Welcome to CBE’s Library

Tip: to find an exact phrase or title, enclose it in quotation marks.

Academic

The Gospel According to Eve is a valuable resource for any egalitarian to have in their library. I also recommend it as assigned reading as part of a larger treatment or course on the history of interpretation.

KEEP READING

What The Gospel According to Eve tells us is that throughout the entire history of the church, individuals have been fighting to show that female subordination cannot be supported by Scripture.

KEEP READING

The Book of Eden: Genesis 2–3 by Bruce C. E. Fleming (based on the work of Joy Fleming, PhD, PsyD), is an excellent addition to the field of biblical gender studies.

KEEP READING

Manhood is under siege and not because there are women in the board room and men in the laundry room. The crisis that threatens men has ancient roots according to James, and the only real solution is to recapture the even more ancient imago dei we find revealed in those first two chapters of Genesis.

KEEP READING

Drawing from his own experience of pornography addiction, Reynolds calls men, in his book A New Man, to reject any conception of masculinity that sees porn use as a natural—or, even worse, an essential—part of being a man.  

KEEP READING

Intellectually we know God is beyond gender; however, using only masculine pronouns sends image-shaping messages to our hearts and minds that are incorrect. By neglecting the feminine imagery for God, we have distorted our understanding of God.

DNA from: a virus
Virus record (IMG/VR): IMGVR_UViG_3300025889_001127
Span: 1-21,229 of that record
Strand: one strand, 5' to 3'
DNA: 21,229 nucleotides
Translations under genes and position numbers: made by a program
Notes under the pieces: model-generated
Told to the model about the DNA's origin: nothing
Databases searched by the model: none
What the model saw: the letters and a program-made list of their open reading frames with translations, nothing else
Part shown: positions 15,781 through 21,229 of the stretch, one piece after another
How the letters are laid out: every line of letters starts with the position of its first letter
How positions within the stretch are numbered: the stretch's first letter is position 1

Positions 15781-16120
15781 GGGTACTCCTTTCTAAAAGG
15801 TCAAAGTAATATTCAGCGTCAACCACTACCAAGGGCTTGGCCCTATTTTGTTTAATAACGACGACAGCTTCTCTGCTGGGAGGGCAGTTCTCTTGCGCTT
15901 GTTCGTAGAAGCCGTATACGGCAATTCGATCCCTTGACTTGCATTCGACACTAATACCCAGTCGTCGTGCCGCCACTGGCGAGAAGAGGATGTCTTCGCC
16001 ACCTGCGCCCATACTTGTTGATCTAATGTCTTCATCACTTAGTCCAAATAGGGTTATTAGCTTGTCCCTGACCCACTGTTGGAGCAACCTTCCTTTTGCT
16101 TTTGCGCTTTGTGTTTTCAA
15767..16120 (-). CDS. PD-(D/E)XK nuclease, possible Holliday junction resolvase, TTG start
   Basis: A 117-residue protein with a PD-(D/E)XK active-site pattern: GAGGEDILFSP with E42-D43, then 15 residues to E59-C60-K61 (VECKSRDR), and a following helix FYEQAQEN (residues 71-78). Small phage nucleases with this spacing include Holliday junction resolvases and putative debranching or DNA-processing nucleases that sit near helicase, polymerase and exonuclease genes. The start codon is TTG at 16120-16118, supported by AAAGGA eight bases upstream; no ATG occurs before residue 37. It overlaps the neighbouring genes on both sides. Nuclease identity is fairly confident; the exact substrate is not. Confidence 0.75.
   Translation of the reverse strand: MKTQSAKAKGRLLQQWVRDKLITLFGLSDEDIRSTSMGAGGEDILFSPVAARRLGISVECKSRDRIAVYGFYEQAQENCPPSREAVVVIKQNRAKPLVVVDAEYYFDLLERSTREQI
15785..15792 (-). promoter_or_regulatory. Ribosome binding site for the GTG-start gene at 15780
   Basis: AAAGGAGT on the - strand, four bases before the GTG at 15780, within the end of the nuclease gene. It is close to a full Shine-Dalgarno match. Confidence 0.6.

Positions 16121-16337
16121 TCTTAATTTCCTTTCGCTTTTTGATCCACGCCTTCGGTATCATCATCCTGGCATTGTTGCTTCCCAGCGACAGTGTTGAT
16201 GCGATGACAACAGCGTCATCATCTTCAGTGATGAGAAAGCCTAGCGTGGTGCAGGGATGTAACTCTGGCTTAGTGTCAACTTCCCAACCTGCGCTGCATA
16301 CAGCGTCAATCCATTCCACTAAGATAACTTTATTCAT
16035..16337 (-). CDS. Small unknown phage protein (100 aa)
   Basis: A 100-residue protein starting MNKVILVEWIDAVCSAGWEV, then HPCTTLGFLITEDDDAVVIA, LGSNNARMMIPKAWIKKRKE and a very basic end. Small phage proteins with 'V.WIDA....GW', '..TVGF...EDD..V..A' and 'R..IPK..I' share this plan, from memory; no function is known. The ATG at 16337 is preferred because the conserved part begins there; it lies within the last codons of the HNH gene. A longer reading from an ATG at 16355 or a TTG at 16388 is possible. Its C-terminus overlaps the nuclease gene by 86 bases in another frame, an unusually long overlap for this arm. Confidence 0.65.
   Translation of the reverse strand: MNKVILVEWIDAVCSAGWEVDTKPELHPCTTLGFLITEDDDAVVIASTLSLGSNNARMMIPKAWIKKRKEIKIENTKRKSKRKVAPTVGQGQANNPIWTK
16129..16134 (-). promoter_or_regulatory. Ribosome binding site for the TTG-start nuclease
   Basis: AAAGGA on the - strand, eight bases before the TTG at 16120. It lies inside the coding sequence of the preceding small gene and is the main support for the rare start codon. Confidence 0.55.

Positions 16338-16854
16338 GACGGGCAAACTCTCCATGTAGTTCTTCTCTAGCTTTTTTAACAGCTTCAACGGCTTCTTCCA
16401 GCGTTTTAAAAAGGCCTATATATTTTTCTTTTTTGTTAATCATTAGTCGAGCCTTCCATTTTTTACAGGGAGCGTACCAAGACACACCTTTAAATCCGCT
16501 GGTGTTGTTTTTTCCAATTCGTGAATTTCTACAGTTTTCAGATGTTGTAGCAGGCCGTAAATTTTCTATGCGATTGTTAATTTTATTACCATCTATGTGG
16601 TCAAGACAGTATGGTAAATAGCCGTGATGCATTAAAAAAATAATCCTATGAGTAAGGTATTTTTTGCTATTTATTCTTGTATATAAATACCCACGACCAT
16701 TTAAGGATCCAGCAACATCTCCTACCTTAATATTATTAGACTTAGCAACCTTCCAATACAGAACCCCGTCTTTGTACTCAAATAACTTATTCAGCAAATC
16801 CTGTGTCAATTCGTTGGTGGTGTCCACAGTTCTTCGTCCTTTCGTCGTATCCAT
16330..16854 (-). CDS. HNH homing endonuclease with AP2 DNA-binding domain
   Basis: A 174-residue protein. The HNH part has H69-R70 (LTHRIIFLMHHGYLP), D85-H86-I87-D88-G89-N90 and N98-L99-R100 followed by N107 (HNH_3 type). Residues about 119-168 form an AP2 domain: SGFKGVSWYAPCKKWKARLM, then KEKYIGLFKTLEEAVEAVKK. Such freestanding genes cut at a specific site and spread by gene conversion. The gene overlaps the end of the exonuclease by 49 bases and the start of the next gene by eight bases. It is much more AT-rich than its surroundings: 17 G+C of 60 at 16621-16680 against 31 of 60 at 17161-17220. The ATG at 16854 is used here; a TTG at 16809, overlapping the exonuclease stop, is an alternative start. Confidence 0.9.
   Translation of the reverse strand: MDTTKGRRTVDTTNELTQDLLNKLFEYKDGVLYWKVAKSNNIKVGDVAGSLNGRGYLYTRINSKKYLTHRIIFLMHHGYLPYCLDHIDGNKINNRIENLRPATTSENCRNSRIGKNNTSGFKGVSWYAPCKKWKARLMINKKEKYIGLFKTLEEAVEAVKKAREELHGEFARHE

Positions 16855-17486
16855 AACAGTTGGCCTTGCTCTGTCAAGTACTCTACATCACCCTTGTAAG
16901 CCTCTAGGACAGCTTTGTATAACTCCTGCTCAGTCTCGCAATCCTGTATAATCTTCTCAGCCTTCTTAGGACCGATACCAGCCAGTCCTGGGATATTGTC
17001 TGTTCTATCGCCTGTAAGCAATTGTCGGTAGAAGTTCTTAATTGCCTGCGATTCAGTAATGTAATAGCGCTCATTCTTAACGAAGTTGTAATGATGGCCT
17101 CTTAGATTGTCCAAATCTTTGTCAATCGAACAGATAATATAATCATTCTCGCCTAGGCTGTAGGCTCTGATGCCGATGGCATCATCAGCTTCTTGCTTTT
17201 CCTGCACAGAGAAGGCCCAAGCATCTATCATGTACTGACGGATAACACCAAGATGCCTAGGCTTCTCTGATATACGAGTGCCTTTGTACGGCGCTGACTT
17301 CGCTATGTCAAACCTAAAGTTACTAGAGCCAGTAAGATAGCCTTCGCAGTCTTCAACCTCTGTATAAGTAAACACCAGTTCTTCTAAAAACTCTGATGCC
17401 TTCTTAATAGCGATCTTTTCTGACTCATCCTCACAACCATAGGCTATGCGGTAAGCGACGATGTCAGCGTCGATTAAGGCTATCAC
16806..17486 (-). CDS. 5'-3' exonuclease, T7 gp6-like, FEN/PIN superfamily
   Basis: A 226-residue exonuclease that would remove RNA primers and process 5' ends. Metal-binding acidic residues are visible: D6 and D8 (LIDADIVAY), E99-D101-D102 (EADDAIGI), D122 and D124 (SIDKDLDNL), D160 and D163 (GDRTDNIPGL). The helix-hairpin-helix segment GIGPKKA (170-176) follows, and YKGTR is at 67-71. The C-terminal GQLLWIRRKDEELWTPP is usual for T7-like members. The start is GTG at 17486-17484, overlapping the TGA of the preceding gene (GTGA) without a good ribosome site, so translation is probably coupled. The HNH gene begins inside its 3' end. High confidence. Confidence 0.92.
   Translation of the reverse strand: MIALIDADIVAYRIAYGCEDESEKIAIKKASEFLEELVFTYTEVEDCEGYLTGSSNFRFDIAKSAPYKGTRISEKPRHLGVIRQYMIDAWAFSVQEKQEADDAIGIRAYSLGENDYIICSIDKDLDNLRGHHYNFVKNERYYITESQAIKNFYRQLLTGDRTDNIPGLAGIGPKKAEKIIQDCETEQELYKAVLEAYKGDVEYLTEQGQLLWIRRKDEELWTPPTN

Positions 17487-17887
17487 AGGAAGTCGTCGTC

KEEP READING

Women in the Church is a dangerous book which should not have been published because, while it appears to be scholarly, it actually teems with historical and theological errors and also emotional subjectivity. Alan G. Padgett has provided a critical rebuttal to Women in the Church in the Winter 1997 issue of Priscilla Papers. I refer readers to his technical refutation of the key themes of Women in the Church. I will highlight other problems with the book and critique its basic tone.

KEEP READING

Gary Hoag revisits the topic of wealth in the letter of 1 Timothy, asking whether the teachings found there are consistent or inconsistent with other teachings in the NT, or whether it might be a mixture of the two. Scholars are divided on this question. Hoag’s findings rest on cross-referencing the terms in 1 Timothy with a novel, Ephesiaca by Xenophon of Ephesus. This novel was originally thought to have been written in the 2nd or 3rd century CE, but having been recently codified as an ancient Greek novel of the mid-first century CE, we now know that it was written at the same time as Paul’s ministry as portrayed by Luke in Acts. It’s a valuable source in shedding light on the social setting or Sitz im Leben of the letter, and Hoag studies in particular five passages: 1 Tim 2:9-15; 3:1-13; 6:1-2a; 6:2b-10; 6:17-19.

KEEP READING

Jessica Johnson, an anthropologist with no religious affiliation, finds the ethos and orientation at Mars Hill as incarnating “biblical porn” (hence the title of her book).

KEEP READING